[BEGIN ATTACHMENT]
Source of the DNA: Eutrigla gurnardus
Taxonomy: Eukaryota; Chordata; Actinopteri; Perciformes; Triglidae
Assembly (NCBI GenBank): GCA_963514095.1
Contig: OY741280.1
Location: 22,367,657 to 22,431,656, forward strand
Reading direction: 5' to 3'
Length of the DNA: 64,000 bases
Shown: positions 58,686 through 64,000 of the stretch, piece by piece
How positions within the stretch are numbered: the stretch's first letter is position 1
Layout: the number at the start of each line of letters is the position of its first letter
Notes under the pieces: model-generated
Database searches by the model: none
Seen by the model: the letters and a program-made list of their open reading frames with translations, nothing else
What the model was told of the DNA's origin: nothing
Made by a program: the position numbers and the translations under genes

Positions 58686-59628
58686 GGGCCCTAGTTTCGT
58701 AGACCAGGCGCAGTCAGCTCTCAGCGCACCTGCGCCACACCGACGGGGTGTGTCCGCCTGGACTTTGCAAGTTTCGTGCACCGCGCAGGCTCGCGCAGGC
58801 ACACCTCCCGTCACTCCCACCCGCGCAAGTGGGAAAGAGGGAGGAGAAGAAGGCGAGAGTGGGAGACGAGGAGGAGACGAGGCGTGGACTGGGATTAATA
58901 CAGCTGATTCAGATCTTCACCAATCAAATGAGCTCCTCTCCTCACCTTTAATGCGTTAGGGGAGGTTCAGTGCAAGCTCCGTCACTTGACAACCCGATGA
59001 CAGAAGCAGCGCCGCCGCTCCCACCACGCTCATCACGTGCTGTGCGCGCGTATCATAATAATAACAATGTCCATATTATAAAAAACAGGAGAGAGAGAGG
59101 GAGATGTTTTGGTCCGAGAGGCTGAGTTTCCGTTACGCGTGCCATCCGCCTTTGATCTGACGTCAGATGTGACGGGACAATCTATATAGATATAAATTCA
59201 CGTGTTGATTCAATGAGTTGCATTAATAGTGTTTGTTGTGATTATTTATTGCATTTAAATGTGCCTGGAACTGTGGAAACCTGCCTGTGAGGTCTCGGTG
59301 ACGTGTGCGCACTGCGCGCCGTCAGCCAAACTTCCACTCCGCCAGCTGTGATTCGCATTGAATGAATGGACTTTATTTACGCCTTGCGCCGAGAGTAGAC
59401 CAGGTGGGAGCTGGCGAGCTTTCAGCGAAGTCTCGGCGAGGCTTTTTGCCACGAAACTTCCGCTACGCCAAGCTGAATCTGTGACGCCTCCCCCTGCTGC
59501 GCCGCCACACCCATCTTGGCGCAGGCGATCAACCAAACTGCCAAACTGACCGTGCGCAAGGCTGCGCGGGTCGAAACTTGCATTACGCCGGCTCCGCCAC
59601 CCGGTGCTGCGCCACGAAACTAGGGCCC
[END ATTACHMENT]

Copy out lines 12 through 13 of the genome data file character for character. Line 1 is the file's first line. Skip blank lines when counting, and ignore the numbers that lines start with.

Database searches by the model: none
Seen by the model: the letters and a program-made list of their open reading frames with translations, nothing else